Long Beach, CA.
My grandparents took pride in not being a “typical” black family. I grew up in Prince George’s County, MD (about 10mins outside of the nation’s capital) which is home to the largest number of middle class black families in the United States. But outside of my community, I noticed even at a young age that when I traveled (four trips to Europe and twice across the continental U.S.) , attended music enrichment programs (private flute lessons for 15years) and sat in our annual seats at the theater (as a “Performing Arts” Coordinator she created a partnership with the Kennedy Center), there were very few black faces other than my family. And no matter how new or amazing the experience, my Grandmother never wanted us to show our amazement until we were leaving the function. This was her reasoning:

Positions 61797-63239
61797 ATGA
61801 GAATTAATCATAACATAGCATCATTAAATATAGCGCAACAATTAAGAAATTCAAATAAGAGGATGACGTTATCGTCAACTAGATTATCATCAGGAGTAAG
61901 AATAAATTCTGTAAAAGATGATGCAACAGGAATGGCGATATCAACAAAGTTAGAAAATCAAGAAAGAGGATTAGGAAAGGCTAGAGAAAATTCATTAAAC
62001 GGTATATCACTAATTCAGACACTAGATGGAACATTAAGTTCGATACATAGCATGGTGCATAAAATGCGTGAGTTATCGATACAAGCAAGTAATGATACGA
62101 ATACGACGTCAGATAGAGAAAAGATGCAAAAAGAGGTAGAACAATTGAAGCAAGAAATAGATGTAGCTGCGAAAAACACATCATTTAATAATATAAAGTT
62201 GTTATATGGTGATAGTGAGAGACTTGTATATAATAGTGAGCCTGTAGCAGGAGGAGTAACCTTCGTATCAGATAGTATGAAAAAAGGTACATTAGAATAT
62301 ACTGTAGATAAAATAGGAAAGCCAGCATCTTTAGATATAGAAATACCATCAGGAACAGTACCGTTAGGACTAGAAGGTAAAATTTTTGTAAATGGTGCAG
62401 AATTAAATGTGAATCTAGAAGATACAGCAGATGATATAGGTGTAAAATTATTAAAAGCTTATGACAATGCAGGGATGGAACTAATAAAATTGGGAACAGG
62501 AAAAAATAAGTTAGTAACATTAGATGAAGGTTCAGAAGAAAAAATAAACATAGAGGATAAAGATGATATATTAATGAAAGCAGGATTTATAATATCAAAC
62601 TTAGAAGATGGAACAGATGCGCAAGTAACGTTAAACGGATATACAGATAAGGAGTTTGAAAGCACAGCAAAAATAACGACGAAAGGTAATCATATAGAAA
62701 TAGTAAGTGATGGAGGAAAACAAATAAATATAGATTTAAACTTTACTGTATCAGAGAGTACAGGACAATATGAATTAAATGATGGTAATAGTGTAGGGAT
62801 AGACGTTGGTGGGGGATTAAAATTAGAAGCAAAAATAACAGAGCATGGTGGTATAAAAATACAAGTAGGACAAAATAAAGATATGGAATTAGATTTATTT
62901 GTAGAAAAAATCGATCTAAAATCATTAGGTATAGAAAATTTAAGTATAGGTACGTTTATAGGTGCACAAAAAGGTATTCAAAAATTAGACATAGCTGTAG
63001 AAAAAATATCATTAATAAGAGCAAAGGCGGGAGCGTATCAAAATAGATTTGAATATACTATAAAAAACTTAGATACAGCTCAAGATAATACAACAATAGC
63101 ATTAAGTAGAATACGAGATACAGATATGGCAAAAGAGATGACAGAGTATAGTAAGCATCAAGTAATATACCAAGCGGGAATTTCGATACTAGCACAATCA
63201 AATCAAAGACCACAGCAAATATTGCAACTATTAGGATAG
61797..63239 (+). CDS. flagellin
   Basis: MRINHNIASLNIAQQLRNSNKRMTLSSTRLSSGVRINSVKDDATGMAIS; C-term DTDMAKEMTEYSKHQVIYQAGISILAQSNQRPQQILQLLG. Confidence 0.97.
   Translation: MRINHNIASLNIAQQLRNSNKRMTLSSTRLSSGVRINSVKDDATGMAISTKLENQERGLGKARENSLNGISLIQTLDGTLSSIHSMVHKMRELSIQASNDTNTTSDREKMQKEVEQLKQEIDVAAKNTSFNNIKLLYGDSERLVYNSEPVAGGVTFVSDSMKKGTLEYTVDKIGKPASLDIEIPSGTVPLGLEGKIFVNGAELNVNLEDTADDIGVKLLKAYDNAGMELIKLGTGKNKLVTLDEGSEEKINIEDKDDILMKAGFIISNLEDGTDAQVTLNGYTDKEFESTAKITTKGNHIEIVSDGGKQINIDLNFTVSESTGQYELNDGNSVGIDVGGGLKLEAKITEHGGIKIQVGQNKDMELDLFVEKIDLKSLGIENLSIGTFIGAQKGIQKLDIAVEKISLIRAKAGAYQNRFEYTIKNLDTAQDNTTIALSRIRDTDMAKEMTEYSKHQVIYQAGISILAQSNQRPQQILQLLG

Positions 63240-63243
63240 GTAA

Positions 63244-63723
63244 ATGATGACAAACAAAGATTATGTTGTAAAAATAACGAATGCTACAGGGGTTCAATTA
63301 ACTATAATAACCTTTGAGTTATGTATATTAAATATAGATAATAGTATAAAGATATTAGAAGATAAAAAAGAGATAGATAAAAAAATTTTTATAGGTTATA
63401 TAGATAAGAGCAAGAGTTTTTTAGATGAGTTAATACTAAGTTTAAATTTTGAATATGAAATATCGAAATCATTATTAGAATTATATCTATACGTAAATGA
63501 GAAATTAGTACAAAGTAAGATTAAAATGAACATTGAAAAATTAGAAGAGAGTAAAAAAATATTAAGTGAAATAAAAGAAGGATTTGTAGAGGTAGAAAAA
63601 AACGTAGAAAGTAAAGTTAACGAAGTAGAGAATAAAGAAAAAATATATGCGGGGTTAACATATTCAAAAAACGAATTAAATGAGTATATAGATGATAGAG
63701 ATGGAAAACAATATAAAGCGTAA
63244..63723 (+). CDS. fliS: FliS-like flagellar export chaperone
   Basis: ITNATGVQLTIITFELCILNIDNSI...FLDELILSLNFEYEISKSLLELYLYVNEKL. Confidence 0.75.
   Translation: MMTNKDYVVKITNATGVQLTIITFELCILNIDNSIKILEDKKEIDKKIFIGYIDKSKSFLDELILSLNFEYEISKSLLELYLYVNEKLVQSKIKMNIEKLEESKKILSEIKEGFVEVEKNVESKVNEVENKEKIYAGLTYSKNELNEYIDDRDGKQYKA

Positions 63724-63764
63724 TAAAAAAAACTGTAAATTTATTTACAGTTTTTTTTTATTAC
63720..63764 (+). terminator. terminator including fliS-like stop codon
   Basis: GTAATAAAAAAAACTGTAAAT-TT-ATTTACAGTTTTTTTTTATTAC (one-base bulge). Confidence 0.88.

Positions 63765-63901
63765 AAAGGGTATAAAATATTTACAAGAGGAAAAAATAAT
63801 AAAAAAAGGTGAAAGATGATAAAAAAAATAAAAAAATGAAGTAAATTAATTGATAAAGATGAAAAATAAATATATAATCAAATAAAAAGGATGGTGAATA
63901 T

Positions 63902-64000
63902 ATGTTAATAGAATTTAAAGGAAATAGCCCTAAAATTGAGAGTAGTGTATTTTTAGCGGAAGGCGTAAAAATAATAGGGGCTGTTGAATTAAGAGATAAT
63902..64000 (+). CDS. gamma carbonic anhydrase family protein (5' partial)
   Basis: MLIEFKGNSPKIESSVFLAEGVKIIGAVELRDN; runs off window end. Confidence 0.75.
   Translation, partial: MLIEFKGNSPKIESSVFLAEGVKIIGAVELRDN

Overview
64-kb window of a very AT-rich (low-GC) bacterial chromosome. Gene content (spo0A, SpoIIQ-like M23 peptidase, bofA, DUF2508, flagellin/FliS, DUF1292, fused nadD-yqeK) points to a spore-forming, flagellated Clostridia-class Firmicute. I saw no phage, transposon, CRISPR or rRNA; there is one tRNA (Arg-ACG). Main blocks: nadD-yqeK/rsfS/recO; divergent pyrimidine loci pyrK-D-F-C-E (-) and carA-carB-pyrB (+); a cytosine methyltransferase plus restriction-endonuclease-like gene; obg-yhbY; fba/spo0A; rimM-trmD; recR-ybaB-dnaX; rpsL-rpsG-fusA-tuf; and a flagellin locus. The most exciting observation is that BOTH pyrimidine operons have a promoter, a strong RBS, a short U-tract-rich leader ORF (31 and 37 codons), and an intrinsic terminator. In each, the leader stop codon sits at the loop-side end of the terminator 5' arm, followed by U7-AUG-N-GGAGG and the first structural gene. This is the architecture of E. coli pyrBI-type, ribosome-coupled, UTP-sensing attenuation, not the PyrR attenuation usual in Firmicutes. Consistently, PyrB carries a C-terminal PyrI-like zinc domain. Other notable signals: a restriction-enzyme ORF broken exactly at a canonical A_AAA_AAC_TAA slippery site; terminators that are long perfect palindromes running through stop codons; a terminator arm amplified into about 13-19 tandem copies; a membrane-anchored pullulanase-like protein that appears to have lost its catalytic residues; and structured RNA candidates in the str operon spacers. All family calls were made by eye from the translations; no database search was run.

‘They expect that black people have never seen anything or been anywhere. I’m raising you to be well-rounded, so act like you’ve been here before.”
As a child I thought she just didn’t want me to have fun, but when I recall my childhood experiences to others, I’m met with amazement and sometimes skepticism because “black people don’t do that.” So now I understand.